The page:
Every once in a while, you’re treated with the most unlikely transformation of grizzly bear to teddy bear.
Brian Dennehy pulls the switch off with equal reluctance, acceptance, recognition and charm in the most marvelous little independent film Driveways.
Directed by Andrew Ahn from the screenplay Hannah Bos and Paul Thureen, this sweet 2019 film takes us to an unnamed suburban town where a mother and her 8-year-old son settle into a strange house that was owned by her sister, suddenly felled. The siblings had not seen each other for a long time, we learn, and she’s aghast at the way-past-cluttered state of the house she’s set out to clear for a sale.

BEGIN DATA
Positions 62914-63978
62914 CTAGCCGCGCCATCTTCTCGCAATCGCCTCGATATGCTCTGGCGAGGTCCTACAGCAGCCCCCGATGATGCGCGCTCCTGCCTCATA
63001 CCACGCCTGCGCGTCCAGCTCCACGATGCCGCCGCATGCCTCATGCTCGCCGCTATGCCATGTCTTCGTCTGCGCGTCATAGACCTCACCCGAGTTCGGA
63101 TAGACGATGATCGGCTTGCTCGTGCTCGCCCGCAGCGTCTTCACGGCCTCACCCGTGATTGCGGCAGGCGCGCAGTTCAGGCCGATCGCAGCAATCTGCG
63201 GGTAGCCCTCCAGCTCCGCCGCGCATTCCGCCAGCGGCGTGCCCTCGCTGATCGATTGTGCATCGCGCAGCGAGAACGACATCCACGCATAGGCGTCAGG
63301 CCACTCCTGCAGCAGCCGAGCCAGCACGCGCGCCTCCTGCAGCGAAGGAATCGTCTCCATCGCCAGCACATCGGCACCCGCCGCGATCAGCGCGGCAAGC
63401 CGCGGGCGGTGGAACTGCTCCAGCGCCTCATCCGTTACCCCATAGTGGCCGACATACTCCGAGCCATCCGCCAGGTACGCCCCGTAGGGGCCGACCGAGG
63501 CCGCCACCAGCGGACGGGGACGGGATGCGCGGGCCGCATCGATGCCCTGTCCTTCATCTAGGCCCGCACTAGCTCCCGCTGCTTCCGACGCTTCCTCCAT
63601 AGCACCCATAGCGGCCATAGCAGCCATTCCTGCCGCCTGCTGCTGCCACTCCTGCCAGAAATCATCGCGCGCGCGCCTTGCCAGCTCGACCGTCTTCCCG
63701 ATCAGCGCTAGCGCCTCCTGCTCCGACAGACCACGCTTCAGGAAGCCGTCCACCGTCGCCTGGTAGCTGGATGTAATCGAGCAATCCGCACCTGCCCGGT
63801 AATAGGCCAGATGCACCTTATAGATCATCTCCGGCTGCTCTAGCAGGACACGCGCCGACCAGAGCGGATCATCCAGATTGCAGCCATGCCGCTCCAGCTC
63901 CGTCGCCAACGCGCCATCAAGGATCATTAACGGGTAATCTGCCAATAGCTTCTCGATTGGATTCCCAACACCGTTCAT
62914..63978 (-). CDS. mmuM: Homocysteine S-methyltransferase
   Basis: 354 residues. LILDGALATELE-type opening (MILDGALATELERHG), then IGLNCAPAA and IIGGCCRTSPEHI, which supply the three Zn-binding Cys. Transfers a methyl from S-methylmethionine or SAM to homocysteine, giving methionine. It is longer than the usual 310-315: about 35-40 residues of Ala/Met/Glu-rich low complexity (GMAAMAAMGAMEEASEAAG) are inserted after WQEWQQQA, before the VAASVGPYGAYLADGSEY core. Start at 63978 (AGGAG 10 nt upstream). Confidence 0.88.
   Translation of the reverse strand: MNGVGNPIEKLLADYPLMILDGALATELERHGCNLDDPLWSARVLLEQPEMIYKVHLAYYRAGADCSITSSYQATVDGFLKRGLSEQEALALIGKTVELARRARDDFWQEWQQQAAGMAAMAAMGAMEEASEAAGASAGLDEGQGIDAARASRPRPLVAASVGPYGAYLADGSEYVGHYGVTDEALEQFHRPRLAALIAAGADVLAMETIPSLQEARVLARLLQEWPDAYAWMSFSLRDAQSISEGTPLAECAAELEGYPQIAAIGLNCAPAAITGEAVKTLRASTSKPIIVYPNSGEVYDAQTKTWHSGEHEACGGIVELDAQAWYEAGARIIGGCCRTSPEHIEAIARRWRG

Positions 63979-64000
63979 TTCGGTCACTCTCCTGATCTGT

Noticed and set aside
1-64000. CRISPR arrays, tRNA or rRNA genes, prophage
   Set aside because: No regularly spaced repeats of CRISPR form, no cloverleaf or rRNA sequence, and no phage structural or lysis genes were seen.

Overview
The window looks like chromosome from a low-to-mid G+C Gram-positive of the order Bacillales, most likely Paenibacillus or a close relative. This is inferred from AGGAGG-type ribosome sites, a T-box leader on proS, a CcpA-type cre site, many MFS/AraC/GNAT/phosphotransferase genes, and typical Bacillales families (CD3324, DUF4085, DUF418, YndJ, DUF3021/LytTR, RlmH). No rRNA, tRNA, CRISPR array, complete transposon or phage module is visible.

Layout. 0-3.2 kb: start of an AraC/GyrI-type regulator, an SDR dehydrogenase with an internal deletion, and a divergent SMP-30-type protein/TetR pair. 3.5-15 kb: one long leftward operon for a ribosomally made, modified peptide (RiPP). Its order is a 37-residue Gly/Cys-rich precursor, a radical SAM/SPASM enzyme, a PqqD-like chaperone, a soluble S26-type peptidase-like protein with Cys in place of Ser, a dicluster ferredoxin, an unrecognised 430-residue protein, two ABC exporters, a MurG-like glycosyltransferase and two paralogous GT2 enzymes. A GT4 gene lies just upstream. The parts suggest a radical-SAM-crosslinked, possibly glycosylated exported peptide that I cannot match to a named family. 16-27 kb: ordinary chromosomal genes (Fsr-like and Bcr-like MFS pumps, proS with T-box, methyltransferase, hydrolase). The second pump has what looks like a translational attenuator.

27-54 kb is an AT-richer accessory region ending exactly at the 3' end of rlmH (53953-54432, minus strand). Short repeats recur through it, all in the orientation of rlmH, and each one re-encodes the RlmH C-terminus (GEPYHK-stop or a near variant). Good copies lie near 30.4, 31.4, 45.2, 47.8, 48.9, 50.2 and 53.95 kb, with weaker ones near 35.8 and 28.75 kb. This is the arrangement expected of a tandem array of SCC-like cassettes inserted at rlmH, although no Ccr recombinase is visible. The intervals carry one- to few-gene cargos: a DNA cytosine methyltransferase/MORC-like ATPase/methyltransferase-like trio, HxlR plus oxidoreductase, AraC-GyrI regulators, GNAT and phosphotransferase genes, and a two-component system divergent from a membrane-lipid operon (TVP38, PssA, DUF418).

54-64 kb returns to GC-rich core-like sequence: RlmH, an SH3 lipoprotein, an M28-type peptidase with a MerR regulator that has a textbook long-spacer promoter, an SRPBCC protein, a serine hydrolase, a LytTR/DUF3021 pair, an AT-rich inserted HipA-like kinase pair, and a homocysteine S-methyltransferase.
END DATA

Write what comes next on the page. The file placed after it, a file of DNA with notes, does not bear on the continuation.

Sitting on the porch next door is an older gent who may or may not be there to welcome them or give them grief.
His choice, the Korean War Veterans hat on his head marking his years.
He spots the kid.
The boy could use a kind word.
So begins a most unlikely friendship that crosses generations, cultural divides and conventional wisdom.
The kid is a smart one, the old man can plainly see, and the world may kick him around some.
The mother has not had things so easy, either.
Dennehy, in one of the last roles before his death earlier this year, is a true gem with his words, raised eyebrows and superb presence. Hong Chau delights as the mostly right, hard-working mom, and Lucas Jaye warms the world as a boy with a head on his shoulders and a heart that’s a big target.
It’s a treat to stream, the bond of this unlikely trio, with its winding river of discovery.